Feb. 8: Peggy Orenstein with Lori Gottlieb

Peggy Orenstein writes about what women and girls, and mothers and daughters, should think about.  Her beat includes really anything that matters to women: issues of weight, sex, career, motherhood, investments, relationships, social networks and more—and not in that order.  You’ve read her pieces in The New York Times Magazine, and if you haven’t, start reading.  Her new book, Cinderella Ate My Daughter: Dispatches From the Front Lines of Girlie-Girl Culture,  examines the alarming new “princessmania” of our culture that drives little girls, young girls and adolescents, and its effect on their sexuality, identity , independence and development.  This enormous shift from feminism to girlie-girl takes its toll in eating disorders and depression as well as other social and health problems, Orenstein writes.  There’s hope, to be sure: Peggy arms us with advice about setting limits, establishing and sticking to our values, and more.  She is also the author of several other books, including: Schoolgirls: Young Women, Self-Esteem, and the Confidence Gap; Waiting for Daisy, and Flux: Women on Sex, Work, Love, Lids and Lifein a Half-Changed World.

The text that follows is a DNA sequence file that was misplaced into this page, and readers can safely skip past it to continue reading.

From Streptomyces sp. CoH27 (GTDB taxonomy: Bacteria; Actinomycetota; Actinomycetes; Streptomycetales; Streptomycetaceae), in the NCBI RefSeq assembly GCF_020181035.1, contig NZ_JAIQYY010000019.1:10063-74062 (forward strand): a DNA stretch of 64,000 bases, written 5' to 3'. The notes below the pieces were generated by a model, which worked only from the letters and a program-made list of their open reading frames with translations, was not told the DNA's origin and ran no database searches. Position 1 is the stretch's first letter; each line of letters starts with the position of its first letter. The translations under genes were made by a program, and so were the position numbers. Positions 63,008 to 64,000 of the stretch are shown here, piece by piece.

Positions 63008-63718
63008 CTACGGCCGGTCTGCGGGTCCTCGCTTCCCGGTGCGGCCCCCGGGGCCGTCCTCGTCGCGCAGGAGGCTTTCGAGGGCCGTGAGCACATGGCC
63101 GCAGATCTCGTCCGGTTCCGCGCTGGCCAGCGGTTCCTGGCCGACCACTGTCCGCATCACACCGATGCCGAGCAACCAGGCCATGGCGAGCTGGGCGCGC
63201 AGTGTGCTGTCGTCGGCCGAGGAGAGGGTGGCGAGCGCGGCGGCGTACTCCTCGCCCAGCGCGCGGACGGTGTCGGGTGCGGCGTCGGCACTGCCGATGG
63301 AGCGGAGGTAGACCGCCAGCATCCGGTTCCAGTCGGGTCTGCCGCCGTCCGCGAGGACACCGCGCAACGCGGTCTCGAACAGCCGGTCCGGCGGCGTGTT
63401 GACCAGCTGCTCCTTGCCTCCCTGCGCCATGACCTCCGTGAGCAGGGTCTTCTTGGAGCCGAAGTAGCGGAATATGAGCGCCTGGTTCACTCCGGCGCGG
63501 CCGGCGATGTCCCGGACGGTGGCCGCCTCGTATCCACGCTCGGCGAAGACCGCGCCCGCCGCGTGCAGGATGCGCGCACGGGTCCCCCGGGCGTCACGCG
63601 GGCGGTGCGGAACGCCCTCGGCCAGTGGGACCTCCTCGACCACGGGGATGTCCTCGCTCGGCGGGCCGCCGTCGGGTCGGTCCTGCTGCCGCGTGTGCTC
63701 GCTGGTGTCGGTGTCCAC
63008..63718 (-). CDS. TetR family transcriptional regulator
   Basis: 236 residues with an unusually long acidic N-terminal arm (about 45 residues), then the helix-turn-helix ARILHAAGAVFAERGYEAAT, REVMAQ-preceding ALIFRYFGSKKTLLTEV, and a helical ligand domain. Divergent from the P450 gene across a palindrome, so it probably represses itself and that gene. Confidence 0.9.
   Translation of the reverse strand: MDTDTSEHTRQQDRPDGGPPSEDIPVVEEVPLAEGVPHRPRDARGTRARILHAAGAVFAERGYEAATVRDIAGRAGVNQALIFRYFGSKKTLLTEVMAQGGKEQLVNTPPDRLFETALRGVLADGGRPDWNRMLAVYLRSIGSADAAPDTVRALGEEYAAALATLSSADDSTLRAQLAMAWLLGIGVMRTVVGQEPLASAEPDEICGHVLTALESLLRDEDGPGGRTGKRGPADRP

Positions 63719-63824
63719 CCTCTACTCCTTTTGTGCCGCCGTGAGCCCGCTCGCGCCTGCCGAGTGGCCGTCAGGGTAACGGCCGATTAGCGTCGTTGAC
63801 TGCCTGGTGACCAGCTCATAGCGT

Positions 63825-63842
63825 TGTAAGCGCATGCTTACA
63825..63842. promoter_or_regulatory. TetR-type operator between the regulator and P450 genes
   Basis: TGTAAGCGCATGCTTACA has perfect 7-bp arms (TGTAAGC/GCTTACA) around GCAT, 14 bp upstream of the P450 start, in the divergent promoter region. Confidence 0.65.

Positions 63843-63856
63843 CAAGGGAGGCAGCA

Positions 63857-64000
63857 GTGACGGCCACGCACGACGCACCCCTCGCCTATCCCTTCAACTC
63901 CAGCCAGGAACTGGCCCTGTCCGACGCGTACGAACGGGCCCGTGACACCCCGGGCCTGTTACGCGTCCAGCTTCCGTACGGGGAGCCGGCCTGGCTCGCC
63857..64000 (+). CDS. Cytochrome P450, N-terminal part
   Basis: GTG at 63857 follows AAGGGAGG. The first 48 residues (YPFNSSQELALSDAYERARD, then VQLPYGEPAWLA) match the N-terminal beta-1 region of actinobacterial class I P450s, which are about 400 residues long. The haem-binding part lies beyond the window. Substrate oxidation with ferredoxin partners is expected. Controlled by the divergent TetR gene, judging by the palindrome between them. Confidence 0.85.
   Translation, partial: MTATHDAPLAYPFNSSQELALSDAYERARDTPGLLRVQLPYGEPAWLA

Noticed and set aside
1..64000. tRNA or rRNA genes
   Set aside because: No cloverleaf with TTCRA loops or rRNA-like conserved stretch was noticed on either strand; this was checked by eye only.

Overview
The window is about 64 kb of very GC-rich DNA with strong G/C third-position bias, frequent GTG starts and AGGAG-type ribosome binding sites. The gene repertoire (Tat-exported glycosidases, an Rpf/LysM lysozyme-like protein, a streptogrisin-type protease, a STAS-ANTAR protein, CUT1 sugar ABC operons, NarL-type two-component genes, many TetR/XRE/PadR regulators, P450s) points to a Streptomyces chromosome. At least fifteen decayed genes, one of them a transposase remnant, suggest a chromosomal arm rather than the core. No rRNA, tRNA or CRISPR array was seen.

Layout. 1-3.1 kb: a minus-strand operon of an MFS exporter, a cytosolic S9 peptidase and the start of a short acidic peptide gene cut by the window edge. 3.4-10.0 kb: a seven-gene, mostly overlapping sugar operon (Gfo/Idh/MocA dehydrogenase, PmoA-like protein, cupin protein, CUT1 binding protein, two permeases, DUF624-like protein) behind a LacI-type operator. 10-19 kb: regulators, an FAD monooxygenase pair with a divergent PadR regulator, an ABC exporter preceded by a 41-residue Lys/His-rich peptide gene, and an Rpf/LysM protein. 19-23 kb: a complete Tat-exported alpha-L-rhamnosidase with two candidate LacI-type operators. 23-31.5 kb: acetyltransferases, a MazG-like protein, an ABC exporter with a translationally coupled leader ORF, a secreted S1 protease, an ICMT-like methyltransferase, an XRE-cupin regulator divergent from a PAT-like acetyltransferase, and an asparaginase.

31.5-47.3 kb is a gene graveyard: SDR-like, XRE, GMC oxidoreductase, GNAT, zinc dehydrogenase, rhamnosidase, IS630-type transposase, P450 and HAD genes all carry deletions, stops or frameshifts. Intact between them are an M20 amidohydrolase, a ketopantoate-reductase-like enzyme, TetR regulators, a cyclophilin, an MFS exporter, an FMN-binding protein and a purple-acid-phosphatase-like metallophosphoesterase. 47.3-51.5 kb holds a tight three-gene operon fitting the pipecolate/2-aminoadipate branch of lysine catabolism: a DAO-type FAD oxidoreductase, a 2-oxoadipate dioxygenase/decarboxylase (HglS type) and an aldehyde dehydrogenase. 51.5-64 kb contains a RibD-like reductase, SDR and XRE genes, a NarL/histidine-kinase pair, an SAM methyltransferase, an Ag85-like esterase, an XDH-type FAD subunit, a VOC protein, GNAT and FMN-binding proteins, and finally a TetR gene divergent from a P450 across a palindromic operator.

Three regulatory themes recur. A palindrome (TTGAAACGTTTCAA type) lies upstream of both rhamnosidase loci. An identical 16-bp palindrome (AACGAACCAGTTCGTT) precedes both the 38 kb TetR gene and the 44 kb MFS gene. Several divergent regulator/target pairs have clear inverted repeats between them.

Lori Gottlieb writes about women and relationships, and ignites brushfires with many of her pieces.  Take her piece in The Atlantic Monthly a couple of years ago, where she wrote that passion and romance are really wonderful, especially with Mr. Right.  But as we get older, perhaps our ideals need to mellow out just a bit.  Therefore, we need to be open to those who might not be Mr. Perfect, but might instead be Mr. Good Enough.  Lori Gottlieb’s widely discussed and controversial Atlantic article turned into a terrific and hugely discussed book called Marry Him: The Case for Settling for Mr. Good Enough. It set off what The Today Show called “a firestorm” when she proposed that single women would be happier if they were more realistic in their search for a mate and that “good enough” is actually pretty great — and far better than ending up with nobody.

Tickets, $20.  7:30 PM at the MGM Building, 10250 Constellation Blvd.  We suggest that you park in the Westfield Shopping Mall, directly across the street from the MGM Building. Grab a bite or a drink at the shopping center and then walk across the street to the theater in the building. RSVP TO THIS EVENT
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